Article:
What Is Return on Invested Capital (ROIC) Exactly?

“The ideal business is one that earns very high returns on capital and that keeps using lots of capital at those high returns. That becomes a compounding machine.”  Warren Buffett

ROIC is a way of estimating how much a company gets back in income (the return) for every dollar of operating assets it deploys (the investment) in the enterprise.  Operating assets are anything used by the business to make money – accounts receivable, PP&E, operating cash, etc. ROIC is the ratio of return to this investment.

We examine this ratio historically, with the hope that it may inform how productively the company deploys capital in the future.  We are very interested in future capital productivity because it will dictate earnings and growth of earnings. Of course, we want the highest returns possible and we want to get the most we can out of every dollar the business commits to growth via investment, for as long as possible.

This is a subject near to our hearts as investors because the present value of those future streams of income net of incremental investments each year dictates today’s intrinsic value of the business. If valuation matters to you as an investor (and it certainly doesn’t for everyone) you want to have this information because you want to feel that you own the stock at some discount to this intrinsic value – that’s where market-beating returns come from. 

As a side note, this blog is mostly about stock-picking and trying to do it well, so I have answered the What Is It and Why Do We Care questions from that perspective. But the other main use for ROIC analysis is to evaluate (and compensate) managers of businesses: how well do they deploy the assets of the enterprise and allocate capital in general in serving shareholders? How does this compare to their industry peers or the goals the board had previously laid out? Executive comp is often linked to ROIC metrics and of course, it is often successfully gamed by C-suite executives.  This is beyond the scope of these posts, but here is an OK article on that topic. 

When thinking about ROIC, I think it’s important to establish at the outset that the concept exists at the intersection of at least four different areas or disciplines which one has to have some understanding of to really “get” ROIC and use it effectively:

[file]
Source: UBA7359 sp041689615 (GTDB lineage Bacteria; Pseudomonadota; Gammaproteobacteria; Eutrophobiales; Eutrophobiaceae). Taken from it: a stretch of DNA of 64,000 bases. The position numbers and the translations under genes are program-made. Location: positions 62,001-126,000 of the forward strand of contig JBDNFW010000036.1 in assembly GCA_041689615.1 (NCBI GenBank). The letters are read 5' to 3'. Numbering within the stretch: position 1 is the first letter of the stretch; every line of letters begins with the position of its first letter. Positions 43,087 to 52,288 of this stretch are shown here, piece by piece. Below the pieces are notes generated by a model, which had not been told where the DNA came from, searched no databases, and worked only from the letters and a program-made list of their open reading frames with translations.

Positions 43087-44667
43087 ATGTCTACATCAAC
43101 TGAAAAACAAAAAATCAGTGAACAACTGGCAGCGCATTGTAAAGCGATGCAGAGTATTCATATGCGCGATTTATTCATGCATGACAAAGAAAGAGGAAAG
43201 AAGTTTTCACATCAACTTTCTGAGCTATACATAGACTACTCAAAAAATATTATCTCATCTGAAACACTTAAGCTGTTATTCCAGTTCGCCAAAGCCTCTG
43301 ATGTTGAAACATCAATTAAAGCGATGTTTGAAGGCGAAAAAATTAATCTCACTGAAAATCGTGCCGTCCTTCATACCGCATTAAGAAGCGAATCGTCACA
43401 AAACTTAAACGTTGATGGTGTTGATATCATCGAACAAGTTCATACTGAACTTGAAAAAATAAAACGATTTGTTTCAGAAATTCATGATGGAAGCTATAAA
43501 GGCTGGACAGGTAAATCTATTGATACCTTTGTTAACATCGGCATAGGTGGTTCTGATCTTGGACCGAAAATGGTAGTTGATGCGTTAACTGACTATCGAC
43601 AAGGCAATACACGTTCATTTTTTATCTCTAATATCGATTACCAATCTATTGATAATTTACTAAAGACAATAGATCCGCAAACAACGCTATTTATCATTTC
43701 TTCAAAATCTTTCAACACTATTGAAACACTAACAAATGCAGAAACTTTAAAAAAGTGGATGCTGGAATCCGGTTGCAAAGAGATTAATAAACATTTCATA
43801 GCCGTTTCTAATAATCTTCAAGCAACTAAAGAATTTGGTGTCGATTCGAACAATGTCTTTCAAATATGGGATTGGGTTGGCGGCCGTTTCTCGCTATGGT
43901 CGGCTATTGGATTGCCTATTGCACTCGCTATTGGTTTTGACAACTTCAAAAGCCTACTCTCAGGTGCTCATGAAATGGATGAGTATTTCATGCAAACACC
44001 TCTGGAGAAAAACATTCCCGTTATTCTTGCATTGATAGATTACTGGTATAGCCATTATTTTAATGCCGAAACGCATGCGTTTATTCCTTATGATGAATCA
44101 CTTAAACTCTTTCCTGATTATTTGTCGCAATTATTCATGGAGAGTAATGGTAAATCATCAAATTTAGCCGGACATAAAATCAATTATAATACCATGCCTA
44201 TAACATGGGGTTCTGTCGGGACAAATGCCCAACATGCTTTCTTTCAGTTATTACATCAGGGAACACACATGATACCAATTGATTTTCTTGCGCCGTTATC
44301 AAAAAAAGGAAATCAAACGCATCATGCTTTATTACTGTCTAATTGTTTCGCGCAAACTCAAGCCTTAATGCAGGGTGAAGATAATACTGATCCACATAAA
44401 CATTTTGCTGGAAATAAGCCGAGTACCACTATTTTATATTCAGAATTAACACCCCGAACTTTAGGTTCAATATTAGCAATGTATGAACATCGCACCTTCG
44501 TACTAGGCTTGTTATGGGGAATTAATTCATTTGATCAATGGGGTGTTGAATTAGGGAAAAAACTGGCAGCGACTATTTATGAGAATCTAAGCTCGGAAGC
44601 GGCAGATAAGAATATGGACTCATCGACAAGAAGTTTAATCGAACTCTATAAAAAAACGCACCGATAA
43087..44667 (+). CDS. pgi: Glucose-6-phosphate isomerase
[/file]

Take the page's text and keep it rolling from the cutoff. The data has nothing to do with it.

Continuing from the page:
Joel Greenblatt’s The Little Book That Beats The Market provides a very simple take on ROIC which touches on most of these areas (without saying so) and I’d be remiss for failing to mention it in a simplified introduction to ROIC.  In the context of his two-part Magic Formula for picking stocks (1. good businesses, 2. attractive valuations) he uses return on capital as the metric for the “good business” part and a running story about a kid’s business selling gum to illustrate it. 

The story begins on page 2 of the book, but essentially, he tells the reader about the basic economics of gum selling and making and shows in very simple terms that the income from the gum is a pretty desirable return on what it costs to make and distribute the gum. If it can be repeated over and over i.e., build new gum factories to support more and more gum sales at the same or better prices and rate of return (big assumptions…), that would be a good business to own, all other things equal. The idea is, that’s the same general way to apply ROIC in thinking about public equities one would likely want to own, which is part 1 of the formula. Own the good businesses that can generate high returns on investment and reinvest those returns indefinitely, like the gum business. 

Here is a link to notes from a lecture Joel Greenblatt gave at Columbia Business School in 2005 – I found it on the Internet. The gum story is touched on here, and from what I can tell there are 67 references to “ROIC” in the notes – not to mention a ton of other great stuff that I will likely go back to elsewhere on this blog in the future. It’s definitely worth reading – a few times.

In the next post, I will get into some of the details of the ROIC calculation

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